Clearly, Libya’s case represents this bargaining circumstance. Due to its geographical position, it is essentially a transit country and since the 1990s, the north African State has engaged in numerous agreements on migration. The Treaty of Friendship, Partnership and Cooperation, ratified in 2009 between Libya and Italy dealt with reparations from the latter over abuses from the colonial period. The agreement was essentially built upon the reinforcement of migration control. In return, Italy has allocated 6€ million and patrol boats in Libyan territory to implement the treaty (Paoletti, 2011). In 2016, Turkey’s agreement with the European Union on border strengthening over the exchange of irregular migrants for Syrian refugees granted the Turkish State the amount of 6€ million and visa-free travel for its nationals to enter the Schengen area. (Adamson; Tsourapas, 2019).

Although most studies so far embrace the realist approach, the context presents greater complexity than this perspective can encompass. In this sense, Paoletti (2011) admits that realism cannot cover all the dimensions observed in the dynamics of migration politics. Consequently, these scholars frequently resort to concepts from other theories in order to analyze in-depth the phenomenon of migration and its use as a foreign policy, particularly in cases where coercion is not a recurrent feature. One such example is the liberal concept of soft power often applied to explain how states employ labor and studying exchange agreements to achieve interests through the spread of cultural and political value (Adamson & Tsourapas, 2019; Paoletti, 2011) The use of soft power is commonly related to another feature; issue-linkage. Migration as a tool of diplomacy often spills over to other areas of negotiation such as security, economy, development and in these cases, instead of coercion, persuasion is put into practice.

In analyzing how UNHCR manages to coordinate interstate cooperation on forced migration, especially in the North-South relationship, Betts (2009) highlights that States involved in the negotiation find more benefits from engaging in commitments when issue-linkage is embedded : “It simply relies on being able to influence the perception of the target actor about the causal relationship between issue areas. […] In that sense, changing or articulating noun links may represent a means through which weaker actors can influence the behavior of militarily or economically stronger actors” (Betts, 2009, 5).” Betts (2009) names this process as cross-issue persuasion.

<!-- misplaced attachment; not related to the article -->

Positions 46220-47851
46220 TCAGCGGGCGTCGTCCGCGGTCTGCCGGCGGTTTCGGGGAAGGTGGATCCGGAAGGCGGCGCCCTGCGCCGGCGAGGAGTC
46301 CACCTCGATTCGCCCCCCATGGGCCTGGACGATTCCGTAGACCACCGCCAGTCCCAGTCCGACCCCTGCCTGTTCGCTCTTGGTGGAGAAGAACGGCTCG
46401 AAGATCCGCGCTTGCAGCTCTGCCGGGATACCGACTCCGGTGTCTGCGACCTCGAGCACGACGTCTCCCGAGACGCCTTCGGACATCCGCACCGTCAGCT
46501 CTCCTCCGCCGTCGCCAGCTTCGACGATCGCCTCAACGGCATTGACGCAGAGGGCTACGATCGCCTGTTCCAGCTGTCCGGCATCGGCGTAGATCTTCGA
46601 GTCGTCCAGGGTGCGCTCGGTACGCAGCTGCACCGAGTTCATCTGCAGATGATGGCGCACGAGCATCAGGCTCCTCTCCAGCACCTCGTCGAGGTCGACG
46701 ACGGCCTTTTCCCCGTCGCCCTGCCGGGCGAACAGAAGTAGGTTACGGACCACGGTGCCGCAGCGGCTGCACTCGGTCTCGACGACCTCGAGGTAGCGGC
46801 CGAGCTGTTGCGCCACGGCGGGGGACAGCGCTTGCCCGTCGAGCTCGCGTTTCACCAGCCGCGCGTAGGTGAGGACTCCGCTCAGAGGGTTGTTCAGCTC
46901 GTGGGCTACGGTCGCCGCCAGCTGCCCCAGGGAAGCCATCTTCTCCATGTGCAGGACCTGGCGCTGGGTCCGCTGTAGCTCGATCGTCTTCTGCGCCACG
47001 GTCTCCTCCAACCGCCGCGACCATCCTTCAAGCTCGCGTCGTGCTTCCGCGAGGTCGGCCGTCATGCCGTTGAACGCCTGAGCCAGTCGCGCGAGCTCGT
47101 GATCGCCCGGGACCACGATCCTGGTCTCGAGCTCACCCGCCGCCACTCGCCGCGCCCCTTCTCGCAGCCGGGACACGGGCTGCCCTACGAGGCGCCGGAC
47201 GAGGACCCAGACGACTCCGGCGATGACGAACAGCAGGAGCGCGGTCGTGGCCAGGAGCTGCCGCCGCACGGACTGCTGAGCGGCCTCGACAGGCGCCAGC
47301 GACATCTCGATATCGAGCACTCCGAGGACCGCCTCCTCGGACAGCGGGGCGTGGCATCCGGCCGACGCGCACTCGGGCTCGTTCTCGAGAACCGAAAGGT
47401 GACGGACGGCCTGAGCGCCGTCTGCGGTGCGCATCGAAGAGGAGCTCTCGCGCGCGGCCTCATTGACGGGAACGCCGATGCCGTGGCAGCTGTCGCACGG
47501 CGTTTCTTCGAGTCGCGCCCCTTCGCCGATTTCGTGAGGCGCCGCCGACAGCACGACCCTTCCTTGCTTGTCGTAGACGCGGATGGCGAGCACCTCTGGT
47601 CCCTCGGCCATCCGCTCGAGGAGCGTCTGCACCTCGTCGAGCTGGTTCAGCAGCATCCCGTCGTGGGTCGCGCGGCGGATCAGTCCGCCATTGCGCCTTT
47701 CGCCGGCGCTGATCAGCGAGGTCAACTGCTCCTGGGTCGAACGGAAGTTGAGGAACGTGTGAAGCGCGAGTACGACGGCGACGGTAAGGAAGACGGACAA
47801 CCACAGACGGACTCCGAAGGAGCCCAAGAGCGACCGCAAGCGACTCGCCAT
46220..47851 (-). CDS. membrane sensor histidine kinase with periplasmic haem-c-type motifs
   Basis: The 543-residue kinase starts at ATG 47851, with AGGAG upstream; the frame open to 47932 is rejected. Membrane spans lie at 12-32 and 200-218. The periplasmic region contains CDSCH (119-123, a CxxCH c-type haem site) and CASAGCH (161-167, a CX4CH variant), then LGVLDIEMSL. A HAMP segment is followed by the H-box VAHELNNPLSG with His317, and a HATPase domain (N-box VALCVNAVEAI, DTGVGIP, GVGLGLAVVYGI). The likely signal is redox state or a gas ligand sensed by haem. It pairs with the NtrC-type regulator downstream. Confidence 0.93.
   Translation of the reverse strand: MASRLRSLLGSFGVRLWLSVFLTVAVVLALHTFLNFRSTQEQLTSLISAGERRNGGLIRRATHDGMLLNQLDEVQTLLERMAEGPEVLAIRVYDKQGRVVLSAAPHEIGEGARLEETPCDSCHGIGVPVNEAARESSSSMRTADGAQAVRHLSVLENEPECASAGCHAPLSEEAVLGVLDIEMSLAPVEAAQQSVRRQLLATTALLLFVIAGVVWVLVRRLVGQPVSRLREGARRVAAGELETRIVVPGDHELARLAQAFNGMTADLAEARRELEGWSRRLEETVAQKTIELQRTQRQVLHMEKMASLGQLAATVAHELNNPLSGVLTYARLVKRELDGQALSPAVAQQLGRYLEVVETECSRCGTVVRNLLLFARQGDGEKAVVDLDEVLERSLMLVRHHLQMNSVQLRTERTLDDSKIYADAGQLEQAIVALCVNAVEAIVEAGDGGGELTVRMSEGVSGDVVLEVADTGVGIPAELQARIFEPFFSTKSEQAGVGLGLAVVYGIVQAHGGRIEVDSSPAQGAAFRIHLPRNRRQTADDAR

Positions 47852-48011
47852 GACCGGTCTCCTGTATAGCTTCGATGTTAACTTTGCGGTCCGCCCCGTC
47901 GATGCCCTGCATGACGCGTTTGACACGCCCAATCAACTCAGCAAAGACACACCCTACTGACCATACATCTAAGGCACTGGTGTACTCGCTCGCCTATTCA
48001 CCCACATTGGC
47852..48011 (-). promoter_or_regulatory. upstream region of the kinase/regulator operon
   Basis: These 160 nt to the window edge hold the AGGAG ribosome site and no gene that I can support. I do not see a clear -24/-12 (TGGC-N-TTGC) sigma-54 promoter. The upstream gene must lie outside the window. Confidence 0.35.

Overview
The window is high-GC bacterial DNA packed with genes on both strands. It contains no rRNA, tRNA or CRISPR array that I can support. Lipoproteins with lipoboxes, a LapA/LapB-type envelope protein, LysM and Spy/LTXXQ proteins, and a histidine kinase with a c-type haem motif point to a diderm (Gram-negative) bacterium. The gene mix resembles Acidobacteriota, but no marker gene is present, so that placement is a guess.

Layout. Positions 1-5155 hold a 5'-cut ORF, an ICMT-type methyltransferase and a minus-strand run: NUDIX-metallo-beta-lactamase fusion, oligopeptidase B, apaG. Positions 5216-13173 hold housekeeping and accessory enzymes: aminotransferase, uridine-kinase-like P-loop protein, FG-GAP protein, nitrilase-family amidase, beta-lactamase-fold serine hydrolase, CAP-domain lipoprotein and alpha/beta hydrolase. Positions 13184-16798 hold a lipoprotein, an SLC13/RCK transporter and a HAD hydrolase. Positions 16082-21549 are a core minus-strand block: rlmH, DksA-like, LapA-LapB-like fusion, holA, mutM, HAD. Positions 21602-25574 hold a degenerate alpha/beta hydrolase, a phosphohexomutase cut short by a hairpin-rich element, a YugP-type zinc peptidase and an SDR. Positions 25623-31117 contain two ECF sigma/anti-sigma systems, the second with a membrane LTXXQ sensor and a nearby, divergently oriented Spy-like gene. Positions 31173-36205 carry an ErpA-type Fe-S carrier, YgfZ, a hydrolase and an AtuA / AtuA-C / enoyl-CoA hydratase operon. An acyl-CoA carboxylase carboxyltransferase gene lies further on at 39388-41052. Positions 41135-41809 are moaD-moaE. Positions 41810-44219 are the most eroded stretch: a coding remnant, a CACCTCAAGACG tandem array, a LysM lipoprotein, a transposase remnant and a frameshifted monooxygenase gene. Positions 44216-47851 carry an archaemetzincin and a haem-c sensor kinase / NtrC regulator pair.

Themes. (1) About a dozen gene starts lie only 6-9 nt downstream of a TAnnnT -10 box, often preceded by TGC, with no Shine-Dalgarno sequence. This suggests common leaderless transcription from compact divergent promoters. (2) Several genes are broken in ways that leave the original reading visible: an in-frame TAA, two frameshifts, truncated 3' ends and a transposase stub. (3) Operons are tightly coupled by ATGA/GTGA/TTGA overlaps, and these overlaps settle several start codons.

Based on the rationalist perspective, the debate over migration as foreign policy so far offers a middle ground between realism and liberalism and contributes substantially to the topic. However, there is a gap regarding the growing participation of non-state actors in this scenario and, therefore, it is crucial to understand the role of cities in it.

Changing the Scale: Cities and Foreign Policy

Can cities be considered actors in international politics? The idea that diplomacy is no longer a privilege of states has been gaining strength in the academic debate. The greater involvement of subnational entities in international actions results from the necessity to find alternatives and resources for issues that are not satisfactorily addressed by national policies.

The articulation of foreign policy from the local level began to be further explored since the 1990s and a multitude of terms emerged out in order to explain this movement. However, one of them stands out in IR field and this work engages with it. Created by Duchacek (1990) and Soldatos (1990), the concept of paradiplomacy is, briefly, the performance of subnational entities in foreign policy activities. In terms of goals, it does not differ from traditional diplomacy in that both are processes in which agreements are negotiated and implemented to achieve interests (Duchacek, 1990). The asymmetry of subnational units, the inefficiency of the state in meeting internal demands and the internalization of foreign policy practices are among the main drivers of paradiplomacy practices (Soldatos, 1990). Furthermore, it can be understood as a ‘parallel diplomacy’ and be identified as complementary or challenging to the diplomacy of nation-States (Tavares, 2016). This dubious nature of paradiplomacy is relevant because it reveals an important feature in city-led foreign migration actions. In circumstances in which States are increasingly trying to exempt themselves from responsibilities with migrants, decentralization is also a way that municipal authorities have found to take the reins and disattach from the core national discourse.

This year, after banning the mooring of the Seawatch III boat, the Italian government has come across statements from Naples and Palermo municipal authorities claiming in favor of migrants landing in these cities and supported by others such as Milan and Florence. In the USA context, the resistance of certain cities to enforce national laws around stricter migration and deportation laws has given rise to the so-called Sanctuary Cities. More than 300 jurisdictions in the country – which include not only cities but also states – call themselves as such and the movement has also expanded to the United Kingdom. The divergence of these locations from national migration parameters can, however, lead to sanctions such as budget reduction, for example.